As the mobile market has developed, so has social networking, with more than two billion people using popular social networks such as Facebook and Instagram. Growing popularity has prompted some social networking ‘stars’ – including bloggers and YouTube favourites – to cash in by accepting advertising on their channels or selling their own products online.
Furthermore, many social platforms are developing ‘buy buttons’ and similar technologies to enable consumers to purchase products without exiting their favourite social channels. Facebook, for instance, continues to upgrade its Shopping tab, a service designed primarily for SMEs who can extend a robust social media presence with easy-to-buy functionality.
While mobile commerce continues to grow in popularity, customers still expect a consistent and high-quality experience across all shopping channels, whether that be in-store, in-app or online – this is known as omnichannel retail. Often, a mix of all three channels plays a role in any single shopping experience – buying online and then picking-up in-store for example. While companies focused on an omnichannel strategy retain 89 percent of their customers, only 45 percent of retailers are making omnichannel a top priority. Honing omnichannel can be a competitively differentiating factor for SMEs, requiring them to integrate their systems and supply chain to ensure a pristine experience for every customer engagement.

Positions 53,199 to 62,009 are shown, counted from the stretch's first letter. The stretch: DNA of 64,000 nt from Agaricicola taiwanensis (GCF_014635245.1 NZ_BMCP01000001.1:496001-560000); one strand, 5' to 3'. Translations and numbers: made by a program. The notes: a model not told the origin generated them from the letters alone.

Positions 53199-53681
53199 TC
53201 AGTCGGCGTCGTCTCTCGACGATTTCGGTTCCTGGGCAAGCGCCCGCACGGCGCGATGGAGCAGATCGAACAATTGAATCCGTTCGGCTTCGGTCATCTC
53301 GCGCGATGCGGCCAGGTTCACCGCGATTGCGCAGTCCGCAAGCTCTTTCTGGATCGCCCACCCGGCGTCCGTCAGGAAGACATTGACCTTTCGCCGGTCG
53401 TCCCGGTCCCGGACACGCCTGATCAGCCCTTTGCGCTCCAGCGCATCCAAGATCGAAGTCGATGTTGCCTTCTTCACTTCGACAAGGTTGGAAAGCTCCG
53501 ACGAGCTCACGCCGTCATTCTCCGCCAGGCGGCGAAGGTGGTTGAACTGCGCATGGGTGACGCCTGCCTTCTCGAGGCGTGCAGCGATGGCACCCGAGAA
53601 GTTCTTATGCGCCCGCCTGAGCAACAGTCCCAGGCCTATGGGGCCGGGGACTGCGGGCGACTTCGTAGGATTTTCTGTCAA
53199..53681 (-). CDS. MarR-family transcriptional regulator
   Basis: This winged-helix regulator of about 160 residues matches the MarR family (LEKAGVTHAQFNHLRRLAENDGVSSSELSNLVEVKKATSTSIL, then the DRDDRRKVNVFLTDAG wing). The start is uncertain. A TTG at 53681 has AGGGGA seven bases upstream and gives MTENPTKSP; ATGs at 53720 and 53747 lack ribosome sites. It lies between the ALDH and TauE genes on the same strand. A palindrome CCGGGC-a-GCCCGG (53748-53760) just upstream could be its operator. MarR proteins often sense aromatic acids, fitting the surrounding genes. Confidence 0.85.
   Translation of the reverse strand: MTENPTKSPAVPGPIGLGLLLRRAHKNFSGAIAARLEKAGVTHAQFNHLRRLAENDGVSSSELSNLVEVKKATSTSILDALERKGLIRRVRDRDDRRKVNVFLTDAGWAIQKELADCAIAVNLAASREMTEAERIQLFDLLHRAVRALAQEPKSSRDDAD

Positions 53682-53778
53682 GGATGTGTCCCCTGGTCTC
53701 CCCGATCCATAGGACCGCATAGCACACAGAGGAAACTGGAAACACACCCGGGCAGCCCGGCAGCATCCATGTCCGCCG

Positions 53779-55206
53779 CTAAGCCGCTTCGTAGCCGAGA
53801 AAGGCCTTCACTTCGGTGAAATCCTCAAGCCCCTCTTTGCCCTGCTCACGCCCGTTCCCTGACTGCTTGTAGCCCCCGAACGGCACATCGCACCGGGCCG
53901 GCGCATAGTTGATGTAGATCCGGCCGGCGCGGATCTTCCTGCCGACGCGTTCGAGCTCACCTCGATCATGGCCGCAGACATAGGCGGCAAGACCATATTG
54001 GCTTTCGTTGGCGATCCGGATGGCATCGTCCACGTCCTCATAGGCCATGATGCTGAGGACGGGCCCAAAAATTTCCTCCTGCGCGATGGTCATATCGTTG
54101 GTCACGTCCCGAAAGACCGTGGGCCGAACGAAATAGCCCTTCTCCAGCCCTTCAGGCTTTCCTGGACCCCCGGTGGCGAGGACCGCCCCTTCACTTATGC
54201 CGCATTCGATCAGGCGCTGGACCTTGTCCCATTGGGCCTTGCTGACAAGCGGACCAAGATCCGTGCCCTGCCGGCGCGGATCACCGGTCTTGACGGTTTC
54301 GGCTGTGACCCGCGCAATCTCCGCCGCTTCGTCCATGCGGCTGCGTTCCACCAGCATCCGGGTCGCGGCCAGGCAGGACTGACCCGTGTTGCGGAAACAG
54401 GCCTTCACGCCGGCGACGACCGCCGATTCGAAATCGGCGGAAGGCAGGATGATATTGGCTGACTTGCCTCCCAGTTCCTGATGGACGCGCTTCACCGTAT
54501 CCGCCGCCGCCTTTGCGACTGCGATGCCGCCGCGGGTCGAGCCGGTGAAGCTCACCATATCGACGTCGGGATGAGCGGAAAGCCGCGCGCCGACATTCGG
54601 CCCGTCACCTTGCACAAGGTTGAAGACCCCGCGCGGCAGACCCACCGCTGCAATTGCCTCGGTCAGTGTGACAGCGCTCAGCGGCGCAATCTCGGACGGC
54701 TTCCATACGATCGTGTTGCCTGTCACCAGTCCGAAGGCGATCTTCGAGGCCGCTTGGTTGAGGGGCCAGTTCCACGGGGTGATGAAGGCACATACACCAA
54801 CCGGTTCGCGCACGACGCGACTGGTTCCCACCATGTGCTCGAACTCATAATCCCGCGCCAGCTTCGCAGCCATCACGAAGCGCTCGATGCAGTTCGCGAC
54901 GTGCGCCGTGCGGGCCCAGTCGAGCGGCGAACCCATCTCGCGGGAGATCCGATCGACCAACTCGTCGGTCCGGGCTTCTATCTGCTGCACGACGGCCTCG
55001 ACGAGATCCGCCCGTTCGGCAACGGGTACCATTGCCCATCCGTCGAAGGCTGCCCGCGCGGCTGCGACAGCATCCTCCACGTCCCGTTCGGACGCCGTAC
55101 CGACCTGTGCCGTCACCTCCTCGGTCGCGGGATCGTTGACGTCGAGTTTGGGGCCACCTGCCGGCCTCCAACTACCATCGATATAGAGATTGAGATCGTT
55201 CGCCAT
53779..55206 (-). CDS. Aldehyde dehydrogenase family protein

Top tips for SMEs
Shoppers engage with retailers in multiple ways. SMEs must optimize marketing, sales and delivery strategies to meet the needs of consumers – no matter when, where or how they choose to shop.
In order to grow sales both regionally and globally, SMEs must invest wisely to improve their e-commerce capabilities. There are a number of ways in which a company can fully optimise its e-commerce ahead of the critical holiday shopping season:
Online and mobile payment solutions are keeping pace with the e-commerce evolution thanks to Apple Pay, Google Wallet, ‘buy buttons’, and other technologies that make anytime/ any device payments simple and more secure. SMEs who add more payment options – and integrate them with their loyalty program – can capture additional shoppers who might otherwise delay or forego their mobile purchases.